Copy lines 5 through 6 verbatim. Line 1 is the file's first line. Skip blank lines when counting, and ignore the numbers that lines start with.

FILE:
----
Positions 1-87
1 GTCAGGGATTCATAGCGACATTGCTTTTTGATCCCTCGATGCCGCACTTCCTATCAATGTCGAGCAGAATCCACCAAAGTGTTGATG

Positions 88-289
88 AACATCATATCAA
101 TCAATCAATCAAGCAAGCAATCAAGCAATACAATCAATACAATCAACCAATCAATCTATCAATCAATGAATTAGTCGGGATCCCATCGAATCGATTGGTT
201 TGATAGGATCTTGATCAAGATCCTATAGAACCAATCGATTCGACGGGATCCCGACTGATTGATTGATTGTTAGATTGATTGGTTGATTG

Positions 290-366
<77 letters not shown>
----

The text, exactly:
101 TCAATCAATCAAGCAAGCAATCAAGCAATACAATCAATACAATCAACCAATCAATCTATCAATCAATGAATTAGTCGGGATCCCATCGAATCGATTGGTT
201 TGATAGGATCTTGATCAAGATCCTATAGAACCAATCGATTCGACGGGATCCCGACTGATTGATTGATTGTTAGATTGATTGGTTGATTG